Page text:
A food chain is an idea developed by a scientist named Charles Elton in 1927. He described the way plants get energy from sunlight, plant-eating animals get their energy from eating plants, and meat-eating animals get their energy from eating other animals. The idea of a chain means that all these animals are linked together, so anything that affects one link in the chain affects everything in the chain.
]The key concept that we need to learn from food chains, food webs and food pyramids is the transfer of energy. For all life on earth there is only one available source of energy, the sun. Furthermore, only plants can change this energy into a form that can be used by animals. All plants rely either directly or indirectly on plants for their energy. Plants feed upon sunlight. Only plants have the ability to convert sunlight into food that they and animals can use.
Feeding levels are also called trophic levels. The word "trophic" is a Greek word for nourishment. To determine the trophic level, we count the number of energy transfers. Green plants are at the first trophic, or nourishment, level because there has been one transfer of energy, from the sun to the plants.
The first link in the chain, the plant, is called the produ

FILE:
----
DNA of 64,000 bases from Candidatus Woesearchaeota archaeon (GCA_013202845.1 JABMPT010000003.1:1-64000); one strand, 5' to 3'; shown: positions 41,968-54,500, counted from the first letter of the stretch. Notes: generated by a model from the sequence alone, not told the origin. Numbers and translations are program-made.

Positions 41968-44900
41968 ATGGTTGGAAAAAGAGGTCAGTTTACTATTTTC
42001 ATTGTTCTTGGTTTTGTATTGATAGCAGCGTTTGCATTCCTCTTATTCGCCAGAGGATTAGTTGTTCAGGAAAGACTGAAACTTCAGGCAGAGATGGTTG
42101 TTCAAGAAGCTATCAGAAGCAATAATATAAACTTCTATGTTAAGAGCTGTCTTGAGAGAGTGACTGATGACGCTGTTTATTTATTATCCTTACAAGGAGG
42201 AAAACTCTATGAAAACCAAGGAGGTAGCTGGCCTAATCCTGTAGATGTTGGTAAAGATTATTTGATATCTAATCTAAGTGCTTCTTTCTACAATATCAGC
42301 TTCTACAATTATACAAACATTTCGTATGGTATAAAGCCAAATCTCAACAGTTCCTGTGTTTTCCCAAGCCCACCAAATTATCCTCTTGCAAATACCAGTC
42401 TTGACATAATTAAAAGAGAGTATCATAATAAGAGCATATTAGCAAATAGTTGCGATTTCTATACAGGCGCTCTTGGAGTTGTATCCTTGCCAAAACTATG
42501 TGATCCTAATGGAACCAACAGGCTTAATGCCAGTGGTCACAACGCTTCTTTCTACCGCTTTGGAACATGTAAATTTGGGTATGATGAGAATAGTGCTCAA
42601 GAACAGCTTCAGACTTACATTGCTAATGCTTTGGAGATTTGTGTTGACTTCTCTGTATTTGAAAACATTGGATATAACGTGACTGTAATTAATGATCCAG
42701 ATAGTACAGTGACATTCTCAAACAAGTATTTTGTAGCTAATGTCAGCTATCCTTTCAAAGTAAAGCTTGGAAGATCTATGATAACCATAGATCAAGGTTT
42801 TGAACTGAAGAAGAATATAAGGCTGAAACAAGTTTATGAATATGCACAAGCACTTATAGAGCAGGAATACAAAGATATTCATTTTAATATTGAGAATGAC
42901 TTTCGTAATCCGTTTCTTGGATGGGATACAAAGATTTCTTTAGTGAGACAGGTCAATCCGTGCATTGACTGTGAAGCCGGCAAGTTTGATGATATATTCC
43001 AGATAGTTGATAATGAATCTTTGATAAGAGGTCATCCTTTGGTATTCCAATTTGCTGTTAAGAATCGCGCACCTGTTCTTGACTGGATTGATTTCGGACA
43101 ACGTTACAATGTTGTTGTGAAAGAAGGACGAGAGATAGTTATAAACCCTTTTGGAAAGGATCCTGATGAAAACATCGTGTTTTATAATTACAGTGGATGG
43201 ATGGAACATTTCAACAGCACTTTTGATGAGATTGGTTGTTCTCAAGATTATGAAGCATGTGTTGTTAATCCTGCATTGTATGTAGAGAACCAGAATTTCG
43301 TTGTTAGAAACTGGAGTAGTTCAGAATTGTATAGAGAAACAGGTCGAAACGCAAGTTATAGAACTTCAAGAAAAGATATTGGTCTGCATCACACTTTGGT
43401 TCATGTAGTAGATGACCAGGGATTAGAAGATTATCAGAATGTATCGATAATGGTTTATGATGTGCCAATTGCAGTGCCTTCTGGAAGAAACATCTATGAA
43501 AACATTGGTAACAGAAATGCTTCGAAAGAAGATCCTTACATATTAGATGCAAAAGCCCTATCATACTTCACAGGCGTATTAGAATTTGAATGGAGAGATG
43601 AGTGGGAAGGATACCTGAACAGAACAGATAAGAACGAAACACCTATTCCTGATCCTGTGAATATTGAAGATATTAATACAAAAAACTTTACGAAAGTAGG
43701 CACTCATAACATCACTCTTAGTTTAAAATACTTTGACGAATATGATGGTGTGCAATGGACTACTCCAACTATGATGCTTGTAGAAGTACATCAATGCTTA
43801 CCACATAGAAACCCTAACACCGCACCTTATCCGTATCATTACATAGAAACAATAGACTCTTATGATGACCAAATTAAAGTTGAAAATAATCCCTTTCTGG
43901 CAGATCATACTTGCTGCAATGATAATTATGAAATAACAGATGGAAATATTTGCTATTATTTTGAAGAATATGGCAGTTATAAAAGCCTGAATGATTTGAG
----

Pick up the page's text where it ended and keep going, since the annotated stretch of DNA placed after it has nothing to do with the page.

Rabbits eat the grass, and get energy from it. Once produced, these compounds can be used to create the various types of plant tissues. As a result, decomposers are less mobile than herbivores or carnivores. As the organic matter passes through their digestive system, it is subjected to digestive enzymes and the grinding action of mineral soil particles. ------------------------------------------------------------------------Bibliography. First, the organisms making it up are in general physically smaller. For most ecosystems the model begins with the photosynthetic fixation of light, carbon dioxide, and water by plant autotrophs or primary producers who make sugars and other organic molecules. Anaerobic decomposition releases much less energy from organic matter than does aerobic respiration. Primary consumers or herbivores form the second link in the grazing food chain. It was sprayed in small concentrations, so as not to affect larger animals, but it never went away once it was sprayed. The end products of anaerobic decomposition include molecules such as carbon dioxide, water, and humus. Earthworms are one of the most important soil decomposers. The detritius food chain differs from the grazing food chain in several significant ways. Respiration is so much more efficient at releasing the energy contained in organic molecules therefore the activity of the detritus food chain is much higher in an aerobic environment, and the breakdown of materials more complete. In mature forest and grassland soils, the decomposition process will establish an equilibrium over time where litterfall additions equal the amount of organic decomposition.